Ten days after violence erupted on the streets of Almaty, the interior of the monumental edifice of city hall, which was at the epicenter of the turmoil, is an assault on the senses.
There is the shocking sight of the charred wreck that was, until a violent mob stormed it on January 5, once the seat of power in Kazakhstan’s largest city.
There is the lingering smell of smoke from the fire which gutted the interior.
There is the gritty taste of dust swirling around amid an operation to clean up the building before reconstruction can begin.
There is the tinkling of glass from shattered windows crunching underfoot.
And there is the jagged feel of the debris that lies all over.
On January 14, Eurasianet reporters gained entry by persuading members of the security forces guarding the building to allow passage through the cordon, then requesting an official from city hall to permit access.
“This used to be my office,” said Asem Sydykova, a representative of the press service, marching through the rubble.
“We have a lovely view over the Ile-Alatau,” she continued wistfully, gesturing at those mountains visible against a bright blue sky through the shattered, netting-covered windows.
So how did she feel to see her former office in ruins?
“Pain, great pain,” she said. “That’s a word that includes everything else – all the grief and affliction and the great injury done to our city.”
But, despite the wreckage surrounding her, she was confident Almaty would return to its former glory.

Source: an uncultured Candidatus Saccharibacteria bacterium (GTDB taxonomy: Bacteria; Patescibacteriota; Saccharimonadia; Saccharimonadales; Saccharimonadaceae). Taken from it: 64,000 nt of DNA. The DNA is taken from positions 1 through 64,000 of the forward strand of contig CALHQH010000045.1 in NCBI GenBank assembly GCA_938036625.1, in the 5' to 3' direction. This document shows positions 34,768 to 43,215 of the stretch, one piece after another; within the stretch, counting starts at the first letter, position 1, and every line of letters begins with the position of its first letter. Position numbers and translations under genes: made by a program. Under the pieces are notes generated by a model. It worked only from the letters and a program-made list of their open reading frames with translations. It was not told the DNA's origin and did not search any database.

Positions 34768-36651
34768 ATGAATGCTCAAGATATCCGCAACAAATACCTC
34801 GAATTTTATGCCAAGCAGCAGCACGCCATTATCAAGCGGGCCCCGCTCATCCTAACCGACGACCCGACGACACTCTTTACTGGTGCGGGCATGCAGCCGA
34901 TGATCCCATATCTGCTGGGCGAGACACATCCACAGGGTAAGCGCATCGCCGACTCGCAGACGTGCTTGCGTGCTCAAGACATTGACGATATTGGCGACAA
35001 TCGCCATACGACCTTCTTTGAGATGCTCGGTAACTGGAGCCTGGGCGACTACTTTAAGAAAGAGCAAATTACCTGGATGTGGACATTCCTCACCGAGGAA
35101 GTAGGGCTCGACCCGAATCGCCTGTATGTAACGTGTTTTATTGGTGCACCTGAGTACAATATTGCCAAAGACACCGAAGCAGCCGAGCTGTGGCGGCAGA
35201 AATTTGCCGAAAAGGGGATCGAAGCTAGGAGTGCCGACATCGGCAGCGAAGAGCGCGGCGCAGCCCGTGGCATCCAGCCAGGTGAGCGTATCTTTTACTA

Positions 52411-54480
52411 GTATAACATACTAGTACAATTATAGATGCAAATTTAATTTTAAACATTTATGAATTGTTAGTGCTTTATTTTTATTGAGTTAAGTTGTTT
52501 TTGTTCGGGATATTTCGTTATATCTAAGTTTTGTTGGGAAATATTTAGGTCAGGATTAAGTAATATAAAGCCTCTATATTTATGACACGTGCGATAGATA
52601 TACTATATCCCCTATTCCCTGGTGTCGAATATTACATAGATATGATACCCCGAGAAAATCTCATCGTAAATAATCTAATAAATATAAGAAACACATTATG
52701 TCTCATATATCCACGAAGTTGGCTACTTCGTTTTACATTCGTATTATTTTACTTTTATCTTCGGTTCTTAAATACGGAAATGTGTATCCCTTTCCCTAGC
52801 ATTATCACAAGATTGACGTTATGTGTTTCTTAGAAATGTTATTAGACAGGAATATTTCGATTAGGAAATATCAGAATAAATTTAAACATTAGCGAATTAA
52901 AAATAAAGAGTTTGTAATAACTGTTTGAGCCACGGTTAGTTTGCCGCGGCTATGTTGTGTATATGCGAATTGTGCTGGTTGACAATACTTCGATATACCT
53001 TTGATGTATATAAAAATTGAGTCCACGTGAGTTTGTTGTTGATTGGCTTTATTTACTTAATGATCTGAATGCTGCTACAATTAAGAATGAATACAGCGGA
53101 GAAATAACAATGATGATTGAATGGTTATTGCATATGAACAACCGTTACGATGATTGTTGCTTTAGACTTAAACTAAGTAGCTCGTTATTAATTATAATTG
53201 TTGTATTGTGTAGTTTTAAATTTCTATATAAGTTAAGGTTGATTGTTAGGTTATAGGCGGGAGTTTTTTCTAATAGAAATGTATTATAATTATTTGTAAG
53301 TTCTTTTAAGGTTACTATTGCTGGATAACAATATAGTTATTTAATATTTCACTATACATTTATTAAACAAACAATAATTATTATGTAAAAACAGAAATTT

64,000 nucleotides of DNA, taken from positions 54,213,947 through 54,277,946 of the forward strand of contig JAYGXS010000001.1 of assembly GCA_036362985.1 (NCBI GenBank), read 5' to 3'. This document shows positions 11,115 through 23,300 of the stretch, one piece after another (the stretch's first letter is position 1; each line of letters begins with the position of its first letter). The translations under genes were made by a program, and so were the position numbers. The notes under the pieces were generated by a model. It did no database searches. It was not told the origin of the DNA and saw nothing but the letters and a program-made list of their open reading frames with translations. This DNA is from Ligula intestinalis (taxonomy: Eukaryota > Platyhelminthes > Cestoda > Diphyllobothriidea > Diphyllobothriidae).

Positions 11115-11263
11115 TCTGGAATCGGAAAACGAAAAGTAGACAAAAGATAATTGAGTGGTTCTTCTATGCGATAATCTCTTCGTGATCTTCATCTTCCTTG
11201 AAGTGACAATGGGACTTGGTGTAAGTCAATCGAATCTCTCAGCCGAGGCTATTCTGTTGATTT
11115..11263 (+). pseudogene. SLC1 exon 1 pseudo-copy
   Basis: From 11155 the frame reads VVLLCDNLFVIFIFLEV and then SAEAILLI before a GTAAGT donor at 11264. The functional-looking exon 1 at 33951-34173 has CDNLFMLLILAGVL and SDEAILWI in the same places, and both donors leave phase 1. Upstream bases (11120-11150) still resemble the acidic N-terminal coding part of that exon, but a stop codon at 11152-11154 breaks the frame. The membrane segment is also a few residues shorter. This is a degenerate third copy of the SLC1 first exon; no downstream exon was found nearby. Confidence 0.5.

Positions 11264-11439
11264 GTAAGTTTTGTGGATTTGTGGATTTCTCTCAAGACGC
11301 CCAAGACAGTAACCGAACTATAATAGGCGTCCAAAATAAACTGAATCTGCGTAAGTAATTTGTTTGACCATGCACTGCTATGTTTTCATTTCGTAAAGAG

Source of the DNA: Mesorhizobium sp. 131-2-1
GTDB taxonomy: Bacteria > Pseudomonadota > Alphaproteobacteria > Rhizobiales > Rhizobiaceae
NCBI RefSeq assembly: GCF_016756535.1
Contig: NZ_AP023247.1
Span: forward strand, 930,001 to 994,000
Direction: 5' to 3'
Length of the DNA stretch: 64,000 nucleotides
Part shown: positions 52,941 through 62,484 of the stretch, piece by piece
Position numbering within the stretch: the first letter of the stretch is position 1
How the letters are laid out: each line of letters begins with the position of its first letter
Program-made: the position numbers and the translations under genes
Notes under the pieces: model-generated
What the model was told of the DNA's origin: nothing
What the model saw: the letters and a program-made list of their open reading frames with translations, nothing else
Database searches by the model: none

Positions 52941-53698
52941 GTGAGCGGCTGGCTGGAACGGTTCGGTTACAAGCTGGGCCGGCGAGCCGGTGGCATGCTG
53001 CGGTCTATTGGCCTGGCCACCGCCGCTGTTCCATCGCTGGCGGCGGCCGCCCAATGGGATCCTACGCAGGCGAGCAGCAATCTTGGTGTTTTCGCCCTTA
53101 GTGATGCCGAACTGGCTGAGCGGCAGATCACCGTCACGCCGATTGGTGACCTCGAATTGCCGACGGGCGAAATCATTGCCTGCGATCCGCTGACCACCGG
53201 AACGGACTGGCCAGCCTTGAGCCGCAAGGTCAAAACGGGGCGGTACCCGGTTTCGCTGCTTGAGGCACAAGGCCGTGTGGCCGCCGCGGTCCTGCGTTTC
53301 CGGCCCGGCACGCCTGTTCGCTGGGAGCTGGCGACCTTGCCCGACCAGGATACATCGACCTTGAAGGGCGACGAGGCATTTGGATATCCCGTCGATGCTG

“Definitely,” she said. “We see a lot of hope and support. That’s the main thing. I think everything will be fine – I don’t think that, I know it.”
Inside, workers gathered debris and hurled it out the windows for collection by bulldozers.
Some were from construction companies hired by city hall for the clean-up operation.
Others were volunteers, who had turned up out of a sense of duty to their city.
“We’re volunteers. We’re helping out,” said Yermek Anarkulov, a middle-aged Almaty-born man. “I’m a driver. I took leave to come and help.”
Asked who had perpetrated the violence, he reprised the official line: “Terrorists!”
Opened in 1980 as the headquarters of the Central Committee of Soviet Kazakhstan’s Communist Party, the massive brutalist structure looms large over Almaty from its elevated position overlooking the majestic Ile-Alatau Mountains.
Now, it stands as a living testament to the assault that President Kassym-Jomart Tokayev says was a bid by nefarious forces to topple him and seize power.
Rapid reconstruction of Almaty city hall will be a priority as Tokayev moves to show he has regained control of the country after a few days when his fate, and that of Kazakhstan, hung in the balance.
Anarkulov, for one, is bullish about the prospects – for his country, as well as for that symbolic building.
“We’ll rebuild this, and we’ll rebuild the state,” he said. “You can’t break the spirit of the Kazakhs!”